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Thursday, May 7, 2015

Couple wants to call the "Poly Police" on friend's cheating behavior

Dear PWA:

I have an important question and would like to ask it anonymously. 

I am in an open marriage, she and I have full disclosure. I am actually the one who brought her into this lifestyle. She asked me a question and I gave what I think is the right answer. So now I want to take it to others.

My wife has a friend in an open relationship who has been flirting with someone else without telling her partners, including receiving gifts, sexting, and telling this other person she is not and has not been with anyone, and that she is in love with them. But in fact she has been with some of her partners almost as long as she has been talking to this other person. There has been no physical activity with the new partner, but they have said they would be intimate on a visit to see each other. 

She has lied repeatedly to the other person about her poly relationships. She received gifts from the other person and intercepted them from one of her live-in partners. If she was lying to one of them could she have been lying to the others? Is that cheating or not?  Why have openness with your poly partners but hide it from another you say you love? 

We suspect her long-standing partners do not know about this new person. We also suspect that she has lied to them saying this person is just a friend, when in fact there is proof otherwise. Is this cheating and should the record be set straight? Should her other partners be told the truth of her deceitfulness?

Looking For Answers

Dear LFA:

Like Lucy Ball, your wife's friend likely has got some 'splainin' to do. But I'm not sure it's as cut-and-dried as you're presenting it.

To address your question, what is cheating? Relationship rules may differ, but whatever they might be, cheating means breaking them.  It's possible she's technically not breaking any, but my instinct is there might be more to the story. The tone of your question seems to suggest you want to feel vindicated rather than educated; it reminds me of my sister trying to get me in trouble with our mom twenty years ago for hitting her, but leaving out the fact that she totally started it!  In other words, I'm curious how your wife or her friend might present other sides of the story had you not written us first.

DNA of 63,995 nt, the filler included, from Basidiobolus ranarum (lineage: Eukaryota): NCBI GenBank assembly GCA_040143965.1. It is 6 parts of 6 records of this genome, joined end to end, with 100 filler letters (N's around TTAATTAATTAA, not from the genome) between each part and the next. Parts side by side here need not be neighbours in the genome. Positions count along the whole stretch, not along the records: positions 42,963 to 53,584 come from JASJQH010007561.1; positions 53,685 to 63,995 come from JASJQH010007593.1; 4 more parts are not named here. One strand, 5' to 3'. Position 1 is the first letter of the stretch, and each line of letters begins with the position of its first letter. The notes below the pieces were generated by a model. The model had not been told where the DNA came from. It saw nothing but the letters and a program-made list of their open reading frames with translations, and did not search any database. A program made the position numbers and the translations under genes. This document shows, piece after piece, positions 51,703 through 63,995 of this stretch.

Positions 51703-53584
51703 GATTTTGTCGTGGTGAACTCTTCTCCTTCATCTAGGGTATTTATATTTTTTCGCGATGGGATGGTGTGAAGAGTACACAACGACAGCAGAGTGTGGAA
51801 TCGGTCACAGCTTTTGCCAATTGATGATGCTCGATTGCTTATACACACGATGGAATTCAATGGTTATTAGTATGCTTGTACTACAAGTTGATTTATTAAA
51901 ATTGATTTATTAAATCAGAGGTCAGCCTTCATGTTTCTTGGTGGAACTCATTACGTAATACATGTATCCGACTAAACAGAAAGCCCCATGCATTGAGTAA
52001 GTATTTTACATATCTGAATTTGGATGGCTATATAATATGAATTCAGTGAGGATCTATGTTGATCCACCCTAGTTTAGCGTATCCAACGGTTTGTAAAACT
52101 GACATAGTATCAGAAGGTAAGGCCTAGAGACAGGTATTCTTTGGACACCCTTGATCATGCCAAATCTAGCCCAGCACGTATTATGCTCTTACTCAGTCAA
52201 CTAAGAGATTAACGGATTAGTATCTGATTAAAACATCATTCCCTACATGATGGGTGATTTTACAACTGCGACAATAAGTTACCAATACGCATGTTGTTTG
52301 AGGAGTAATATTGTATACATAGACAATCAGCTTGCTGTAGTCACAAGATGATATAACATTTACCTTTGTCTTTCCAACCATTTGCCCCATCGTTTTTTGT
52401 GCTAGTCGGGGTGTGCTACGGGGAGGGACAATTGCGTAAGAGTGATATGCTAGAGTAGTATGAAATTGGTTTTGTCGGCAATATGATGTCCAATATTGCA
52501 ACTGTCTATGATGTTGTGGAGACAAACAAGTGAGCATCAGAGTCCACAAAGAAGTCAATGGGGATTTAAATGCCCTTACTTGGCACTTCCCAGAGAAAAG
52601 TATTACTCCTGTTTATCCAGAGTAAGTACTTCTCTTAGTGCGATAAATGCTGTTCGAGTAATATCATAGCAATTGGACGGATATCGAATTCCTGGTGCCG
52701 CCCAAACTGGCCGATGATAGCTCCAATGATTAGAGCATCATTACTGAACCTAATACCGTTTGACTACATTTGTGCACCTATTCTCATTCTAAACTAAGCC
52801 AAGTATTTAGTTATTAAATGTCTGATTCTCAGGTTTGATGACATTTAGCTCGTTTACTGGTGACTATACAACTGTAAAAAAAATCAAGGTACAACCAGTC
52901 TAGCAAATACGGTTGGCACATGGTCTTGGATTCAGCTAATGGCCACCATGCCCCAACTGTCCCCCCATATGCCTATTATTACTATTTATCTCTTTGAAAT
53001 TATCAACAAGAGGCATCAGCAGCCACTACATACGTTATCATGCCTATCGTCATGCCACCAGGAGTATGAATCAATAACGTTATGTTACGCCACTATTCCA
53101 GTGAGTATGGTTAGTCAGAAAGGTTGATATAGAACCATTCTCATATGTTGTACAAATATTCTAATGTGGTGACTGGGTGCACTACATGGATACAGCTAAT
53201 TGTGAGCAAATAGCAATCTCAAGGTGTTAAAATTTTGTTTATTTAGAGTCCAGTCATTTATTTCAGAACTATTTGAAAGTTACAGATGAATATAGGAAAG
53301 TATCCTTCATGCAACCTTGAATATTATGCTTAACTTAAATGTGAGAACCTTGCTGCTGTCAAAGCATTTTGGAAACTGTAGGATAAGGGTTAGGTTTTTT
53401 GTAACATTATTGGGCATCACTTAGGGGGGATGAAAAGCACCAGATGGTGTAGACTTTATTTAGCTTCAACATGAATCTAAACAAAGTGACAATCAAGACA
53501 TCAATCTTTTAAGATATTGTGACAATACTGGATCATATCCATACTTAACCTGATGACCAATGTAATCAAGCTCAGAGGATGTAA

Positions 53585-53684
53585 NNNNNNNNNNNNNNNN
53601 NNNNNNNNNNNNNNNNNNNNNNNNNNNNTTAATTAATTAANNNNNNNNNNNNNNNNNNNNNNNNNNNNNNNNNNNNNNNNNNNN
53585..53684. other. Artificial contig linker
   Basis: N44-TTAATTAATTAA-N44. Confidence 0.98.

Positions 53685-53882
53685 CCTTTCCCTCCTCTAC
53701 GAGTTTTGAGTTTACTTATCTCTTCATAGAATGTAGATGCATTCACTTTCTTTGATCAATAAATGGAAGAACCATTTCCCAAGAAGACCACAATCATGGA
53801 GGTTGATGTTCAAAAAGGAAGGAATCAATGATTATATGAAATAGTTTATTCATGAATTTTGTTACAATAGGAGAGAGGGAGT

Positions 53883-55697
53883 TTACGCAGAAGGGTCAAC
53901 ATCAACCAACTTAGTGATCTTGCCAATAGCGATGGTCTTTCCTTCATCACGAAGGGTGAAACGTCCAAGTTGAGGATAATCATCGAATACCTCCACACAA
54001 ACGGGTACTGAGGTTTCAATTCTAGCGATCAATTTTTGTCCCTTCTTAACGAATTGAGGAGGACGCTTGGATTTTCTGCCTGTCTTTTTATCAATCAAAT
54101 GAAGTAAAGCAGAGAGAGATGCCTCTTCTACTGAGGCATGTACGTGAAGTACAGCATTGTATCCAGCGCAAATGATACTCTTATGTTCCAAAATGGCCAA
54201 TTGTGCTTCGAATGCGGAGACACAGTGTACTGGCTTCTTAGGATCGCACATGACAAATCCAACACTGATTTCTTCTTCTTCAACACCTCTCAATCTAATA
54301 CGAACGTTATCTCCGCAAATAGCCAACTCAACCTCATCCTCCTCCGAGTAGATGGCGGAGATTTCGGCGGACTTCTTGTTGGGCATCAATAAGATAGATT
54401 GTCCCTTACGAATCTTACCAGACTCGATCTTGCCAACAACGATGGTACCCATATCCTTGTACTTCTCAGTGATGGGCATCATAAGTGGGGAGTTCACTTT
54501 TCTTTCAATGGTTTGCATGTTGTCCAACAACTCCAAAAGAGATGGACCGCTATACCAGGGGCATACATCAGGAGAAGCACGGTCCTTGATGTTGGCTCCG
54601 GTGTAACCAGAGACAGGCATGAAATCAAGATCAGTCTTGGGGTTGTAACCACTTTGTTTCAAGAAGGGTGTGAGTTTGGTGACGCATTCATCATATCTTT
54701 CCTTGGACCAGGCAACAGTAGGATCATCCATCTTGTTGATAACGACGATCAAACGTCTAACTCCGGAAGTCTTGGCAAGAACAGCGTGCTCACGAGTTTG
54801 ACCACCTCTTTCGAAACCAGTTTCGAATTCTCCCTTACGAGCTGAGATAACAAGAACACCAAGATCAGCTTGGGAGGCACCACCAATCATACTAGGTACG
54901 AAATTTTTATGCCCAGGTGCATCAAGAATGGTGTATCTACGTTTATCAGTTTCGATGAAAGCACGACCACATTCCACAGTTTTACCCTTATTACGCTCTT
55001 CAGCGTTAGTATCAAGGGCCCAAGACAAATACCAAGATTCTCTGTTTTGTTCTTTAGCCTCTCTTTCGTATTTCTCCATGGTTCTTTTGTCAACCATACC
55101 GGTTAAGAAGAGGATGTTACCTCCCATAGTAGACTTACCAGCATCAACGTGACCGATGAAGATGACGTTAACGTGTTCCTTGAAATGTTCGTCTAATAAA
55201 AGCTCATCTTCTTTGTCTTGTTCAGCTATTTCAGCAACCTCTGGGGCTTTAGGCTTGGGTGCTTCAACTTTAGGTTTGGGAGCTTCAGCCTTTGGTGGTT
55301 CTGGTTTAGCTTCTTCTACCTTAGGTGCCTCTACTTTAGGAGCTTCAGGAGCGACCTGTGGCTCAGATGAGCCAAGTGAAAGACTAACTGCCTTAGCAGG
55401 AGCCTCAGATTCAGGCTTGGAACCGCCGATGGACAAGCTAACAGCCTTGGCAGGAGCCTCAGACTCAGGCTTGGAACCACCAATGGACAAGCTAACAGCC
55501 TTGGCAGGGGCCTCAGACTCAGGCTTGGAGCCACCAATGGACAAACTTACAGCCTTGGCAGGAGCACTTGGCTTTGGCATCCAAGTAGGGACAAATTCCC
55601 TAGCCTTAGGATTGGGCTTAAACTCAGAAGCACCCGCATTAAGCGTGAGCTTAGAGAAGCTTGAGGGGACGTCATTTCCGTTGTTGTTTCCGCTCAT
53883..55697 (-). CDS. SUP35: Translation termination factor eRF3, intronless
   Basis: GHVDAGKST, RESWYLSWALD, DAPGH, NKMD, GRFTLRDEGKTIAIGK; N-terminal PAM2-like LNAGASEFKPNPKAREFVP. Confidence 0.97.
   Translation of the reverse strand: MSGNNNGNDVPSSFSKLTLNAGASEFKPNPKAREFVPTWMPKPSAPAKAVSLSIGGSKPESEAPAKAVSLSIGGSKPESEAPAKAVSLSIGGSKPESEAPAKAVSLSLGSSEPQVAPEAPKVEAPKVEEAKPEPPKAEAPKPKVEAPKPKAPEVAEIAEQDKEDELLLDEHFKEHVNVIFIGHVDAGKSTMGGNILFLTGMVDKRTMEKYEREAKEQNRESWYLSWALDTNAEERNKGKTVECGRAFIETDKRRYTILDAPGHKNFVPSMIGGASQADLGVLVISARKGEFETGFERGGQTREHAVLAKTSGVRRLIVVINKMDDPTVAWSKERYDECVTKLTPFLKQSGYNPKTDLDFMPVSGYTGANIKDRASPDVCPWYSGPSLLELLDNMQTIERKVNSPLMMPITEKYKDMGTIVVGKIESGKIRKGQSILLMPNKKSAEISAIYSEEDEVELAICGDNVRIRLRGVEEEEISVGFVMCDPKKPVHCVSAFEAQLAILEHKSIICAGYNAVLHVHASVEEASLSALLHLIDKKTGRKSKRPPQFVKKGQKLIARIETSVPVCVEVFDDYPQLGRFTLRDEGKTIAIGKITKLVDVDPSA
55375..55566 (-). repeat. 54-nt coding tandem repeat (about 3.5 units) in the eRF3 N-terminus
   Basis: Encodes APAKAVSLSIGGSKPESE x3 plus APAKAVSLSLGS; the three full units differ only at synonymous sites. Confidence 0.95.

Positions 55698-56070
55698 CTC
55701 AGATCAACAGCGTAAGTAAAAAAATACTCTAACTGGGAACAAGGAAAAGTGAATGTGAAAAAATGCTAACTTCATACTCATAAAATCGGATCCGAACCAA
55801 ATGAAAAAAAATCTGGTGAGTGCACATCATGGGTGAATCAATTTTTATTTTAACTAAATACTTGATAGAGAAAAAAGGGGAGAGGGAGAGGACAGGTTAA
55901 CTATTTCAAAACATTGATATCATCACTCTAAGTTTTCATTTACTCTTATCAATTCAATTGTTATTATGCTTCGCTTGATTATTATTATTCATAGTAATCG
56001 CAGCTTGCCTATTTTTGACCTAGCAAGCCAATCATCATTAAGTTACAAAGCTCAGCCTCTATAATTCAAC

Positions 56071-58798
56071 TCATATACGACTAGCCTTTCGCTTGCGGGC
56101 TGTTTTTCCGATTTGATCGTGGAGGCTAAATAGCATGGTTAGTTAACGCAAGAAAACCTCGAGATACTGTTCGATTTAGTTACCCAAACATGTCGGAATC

Regardless whether she and her partners have covered this scenario via clearly established rules, dishonesty is never the best policy. The things you're describing certainly sound like flagrant red flags, but without understanding the full situation it's difficult for me to say you are right and she is wrong. If this bothers you and your wife as much as it appears, I suggest the two of you pull her aside privately, express your concerns for her well-being, and ask her whether this behavior you're describing is accurately perceived or whether you're off base? I'd give her the chance to explain her behavior before deciding whether or not to "out her" to anyone else with whom she's in a relationship. That might not be your place to do.

Personally, I don't think it's anyone's place to "out" someone, unless it's as a murderer or some actual threat to society. One thing we say at every meeting of Open Love NY is that everyone has the right to live how they want to live, and what works for some may not work for all. Even if you think you have all the facts (which I doubt) unless you are actually one of these affected (potential) partners, I would advise you to keep your comments to yourself. 

Of course, I agree with Leon that dishonesty will likely lead to trouble, but openness as it relates to relationships does not equate to total honesty. Many people distort facts to achieve their goals, even if there is a reckoning in the future. Perhaps your wife's friend is willing to take that risk, but that is her own business.

Unless you are friends with any of the other parties, the only thing I'd advise you to do is for your wife to talk to her friend (you can join if you are also friends with her, but this may be more of a one-on-one kind of talk) and express concerns that her behavior may lead to trouble. Anything more than that comes under the heading of sticking noses where they don't belong. 

2 comments:

  1. The person who is being lied to deserves to know the truth. The liar is trying to have their cake and eat it too with some people that allow other partners but holding this information from another lover is unethical. Why have openness with certain lovers and not all? They will continue to misguide others on what being poly means and will continue to deceive people within groups. I perceive from these responses it is ok to continue to lie and hurt others the truth will never be known and you can continue to hurt others as long as you are poly with some but not all.

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    1. Neither of us said that lying is OK - quite the contrary. What we are saying is that unless you are directly involved in a multipartner relationship you have no "standing" to reveal something that those actually involved choose not to reveal. If you are that outsider and it rubs you the wrong way, you can stop being friends with the liar, but talking about someone else's relationship without all the facts is dangerous ground. If you don't want outsiders meddling with your relationship based on their own ethical code, then you shouldn't be doing it to them.

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